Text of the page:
The French dubbed Haiti "The Pearl of the Antilles" because of its natural beauty. The third-largest Caribbean nation shares the island of Hispaniola with the Dominican Republic to the east — but the differences in quality of life between the two nations are stark. While the Dominican Republic has a flourishing tourism sector and lush forests, Haiti has suffered large-scale deforestation and had its coffee and sugar resources exploited for many years by foreign powers.
Despite growing demand for Aflatoxin-free and cost-competitive peanut production, the Haitian peanut sector currently suffers from low productivity, declining farmer revenues, and little to no quality control. Without access to large, stable buyers with adequate cash flow, quality testing, and medium-term storage facilities, Haitian farmers typically commercialize their harvest over a several-month period via regional or provincial markets. This puts excessive strain on their time, energy, and cash flow, all the while increasing the risk of Aflatoxin contamination and other quality management concerns from poor storage conditions. These factors threaten to force the introduction of imports, crippling a viable revenue stream for thousands of Haitians.
We saw a unique opportunity to transform the ailing peanut sector and help Haitians meet the demand domestically.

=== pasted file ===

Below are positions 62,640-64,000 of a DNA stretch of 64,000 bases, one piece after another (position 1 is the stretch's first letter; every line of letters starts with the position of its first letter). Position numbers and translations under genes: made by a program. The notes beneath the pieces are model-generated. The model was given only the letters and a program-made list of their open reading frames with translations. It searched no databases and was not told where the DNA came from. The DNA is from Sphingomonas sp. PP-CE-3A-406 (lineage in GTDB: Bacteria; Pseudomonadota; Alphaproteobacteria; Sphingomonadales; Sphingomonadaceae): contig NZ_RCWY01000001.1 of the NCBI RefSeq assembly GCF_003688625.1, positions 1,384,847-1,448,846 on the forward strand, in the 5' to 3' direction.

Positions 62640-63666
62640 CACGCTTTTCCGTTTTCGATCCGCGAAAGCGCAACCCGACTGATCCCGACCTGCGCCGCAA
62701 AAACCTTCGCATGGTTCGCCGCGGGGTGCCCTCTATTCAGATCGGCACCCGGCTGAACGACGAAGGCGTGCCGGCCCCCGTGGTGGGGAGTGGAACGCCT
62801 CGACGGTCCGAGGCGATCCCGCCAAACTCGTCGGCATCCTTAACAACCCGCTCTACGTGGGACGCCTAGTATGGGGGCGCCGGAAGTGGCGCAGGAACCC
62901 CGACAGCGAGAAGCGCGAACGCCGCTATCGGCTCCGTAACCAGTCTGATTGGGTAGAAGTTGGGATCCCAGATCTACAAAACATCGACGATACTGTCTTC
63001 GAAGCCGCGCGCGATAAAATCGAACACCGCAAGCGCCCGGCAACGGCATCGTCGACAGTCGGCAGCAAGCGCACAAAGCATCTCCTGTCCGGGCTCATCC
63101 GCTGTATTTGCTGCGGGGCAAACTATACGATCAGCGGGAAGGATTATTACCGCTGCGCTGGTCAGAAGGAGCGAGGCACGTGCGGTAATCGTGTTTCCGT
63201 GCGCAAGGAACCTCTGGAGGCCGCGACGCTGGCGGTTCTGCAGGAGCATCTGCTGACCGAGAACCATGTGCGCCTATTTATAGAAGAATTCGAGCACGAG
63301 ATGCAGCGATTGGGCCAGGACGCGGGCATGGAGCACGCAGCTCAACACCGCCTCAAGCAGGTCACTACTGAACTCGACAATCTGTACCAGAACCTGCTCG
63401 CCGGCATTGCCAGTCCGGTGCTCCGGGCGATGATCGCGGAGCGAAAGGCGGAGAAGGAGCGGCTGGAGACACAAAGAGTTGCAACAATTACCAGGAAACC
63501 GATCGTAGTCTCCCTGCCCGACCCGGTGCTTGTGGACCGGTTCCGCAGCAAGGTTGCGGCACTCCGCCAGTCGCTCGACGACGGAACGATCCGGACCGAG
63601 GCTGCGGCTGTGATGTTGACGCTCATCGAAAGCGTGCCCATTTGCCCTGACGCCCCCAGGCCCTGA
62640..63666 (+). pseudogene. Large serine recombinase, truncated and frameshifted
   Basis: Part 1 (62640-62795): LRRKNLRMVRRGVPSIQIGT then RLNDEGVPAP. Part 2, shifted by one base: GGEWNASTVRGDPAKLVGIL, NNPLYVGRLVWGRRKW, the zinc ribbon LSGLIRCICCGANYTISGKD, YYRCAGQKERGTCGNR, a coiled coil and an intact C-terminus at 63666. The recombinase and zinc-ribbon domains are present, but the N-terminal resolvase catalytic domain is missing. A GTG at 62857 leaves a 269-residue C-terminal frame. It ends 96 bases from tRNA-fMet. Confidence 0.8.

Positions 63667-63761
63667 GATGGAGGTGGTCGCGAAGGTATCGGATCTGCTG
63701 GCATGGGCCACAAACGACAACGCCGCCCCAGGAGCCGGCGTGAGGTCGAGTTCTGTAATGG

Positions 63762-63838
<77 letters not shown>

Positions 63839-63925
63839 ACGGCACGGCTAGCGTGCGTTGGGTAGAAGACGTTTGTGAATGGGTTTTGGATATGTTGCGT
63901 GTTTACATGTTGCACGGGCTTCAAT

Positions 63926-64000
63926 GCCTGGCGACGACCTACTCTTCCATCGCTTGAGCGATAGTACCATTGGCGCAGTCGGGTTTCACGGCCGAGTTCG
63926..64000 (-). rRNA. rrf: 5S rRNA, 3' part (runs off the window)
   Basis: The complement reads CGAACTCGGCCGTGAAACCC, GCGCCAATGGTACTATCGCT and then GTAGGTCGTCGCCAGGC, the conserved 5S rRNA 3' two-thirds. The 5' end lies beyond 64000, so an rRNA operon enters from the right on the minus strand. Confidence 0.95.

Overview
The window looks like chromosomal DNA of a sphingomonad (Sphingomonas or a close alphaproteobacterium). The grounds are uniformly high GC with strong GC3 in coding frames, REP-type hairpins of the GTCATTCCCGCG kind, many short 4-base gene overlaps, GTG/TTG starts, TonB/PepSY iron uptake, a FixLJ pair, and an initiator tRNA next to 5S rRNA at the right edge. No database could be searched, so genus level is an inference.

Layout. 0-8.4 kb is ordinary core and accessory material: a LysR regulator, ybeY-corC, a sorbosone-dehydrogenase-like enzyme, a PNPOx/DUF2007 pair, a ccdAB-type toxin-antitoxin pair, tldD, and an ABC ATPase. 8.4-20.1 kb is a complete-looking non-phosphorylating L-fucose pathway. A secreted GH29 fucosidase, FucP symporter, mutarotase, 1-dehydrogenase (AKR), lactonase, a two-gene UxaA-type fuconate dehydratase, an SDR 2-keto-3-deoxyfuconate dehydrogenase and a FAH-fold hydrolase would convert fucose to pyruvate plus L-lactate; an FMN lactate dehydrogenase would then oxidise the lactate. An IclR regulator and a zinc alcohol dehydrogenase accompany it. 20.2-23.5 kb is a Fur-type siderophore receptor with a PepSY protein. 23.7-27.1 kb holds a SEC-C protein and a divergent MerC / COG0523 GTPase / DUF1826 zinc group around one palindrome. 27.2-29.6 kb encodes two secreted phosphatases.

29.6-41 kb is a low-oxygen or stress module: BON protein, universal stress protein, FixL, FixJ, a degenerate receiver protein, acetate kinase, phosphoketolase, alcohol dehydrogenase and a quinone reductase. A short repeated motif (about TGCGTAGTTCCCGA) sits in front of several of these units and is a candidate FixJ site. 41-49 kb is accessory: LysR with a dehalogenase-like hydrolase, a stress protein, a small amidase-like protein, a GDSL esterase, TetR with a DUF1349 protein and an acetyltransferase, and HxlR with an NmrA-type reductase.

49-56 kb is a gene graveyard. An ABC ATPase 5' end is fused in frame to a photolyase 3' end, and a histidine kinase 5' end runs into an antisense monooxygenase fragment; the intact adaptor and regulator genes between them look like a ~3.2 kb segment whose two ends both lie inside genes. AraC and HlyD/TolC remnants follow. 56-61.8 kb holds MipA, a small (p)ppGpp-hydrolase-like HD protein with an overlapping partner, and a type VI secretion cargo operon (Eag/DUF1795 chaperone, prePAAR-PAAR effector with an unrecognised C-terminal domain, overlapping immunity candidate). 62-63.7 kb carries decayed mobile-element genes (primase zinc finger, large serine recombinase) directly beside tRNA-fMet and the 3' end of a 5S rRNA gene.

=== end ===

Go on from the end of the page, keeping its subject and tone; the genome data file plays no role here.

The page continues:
First, we facilitated a $1.25M investment in Acceso Peanut Enterprise Corporation (APEC), a peanut supply chain enterprise, to provide capacity building and inputs for Haitian peanut farmers that will significantly improve yield and quality. APEC will also purchase peanuts from smallholder farmers at favorable, fixed prices, then it will sort, test and re-sell them directly to buyers and the general market. We believe we can increase farmers' income by 300%.
APEC’s depots will be staffed and supervised by Haitians and optimized to serve approximately 200 to 400 farmers within a five-kilometer radius. The depots will manage all disbursements of credit, seed and other supplies to farmers throughout the growing cycle as well as purchase farmer stock immediately following harvest at market-competitive prices. Five of these depots have already opened, and 35 are planned throughout Haiti, which will improve the livelihoods of more than 12,000 peanut farmers and bring positive change to their communities.
APEC’s supply chain business model will train and source from 5,000 farmers over the next five years and over 12,000 farmers over the next ten years.
With better knowledge, targeted inputs, services and available credit, program farmers can double – potentially triple – their current yields with minimal cost increases. These yield increases, paired with reductions in production costs, will result in 300% income increases. Yields for other crops also stand to improve due to better rotation, allowing farmers to diversify their sources of revenue.
The Clinton Giustra Enterprise Partnership’s strategy is to create businesses that will naturally scale without long-term dependence on donor funds. Profits will be reinvested into the enterprise. In addition to operating as a viable, self-sustaining business, APEC strives to help create a competitive and profitable peanut value-chain in Haiti. Beyond the health benefits of increasing the supply of Aflatoxin-free peanuts to Haitian population, APEC activities specifically target farmer income and job creation in complementary sectors and enterprises.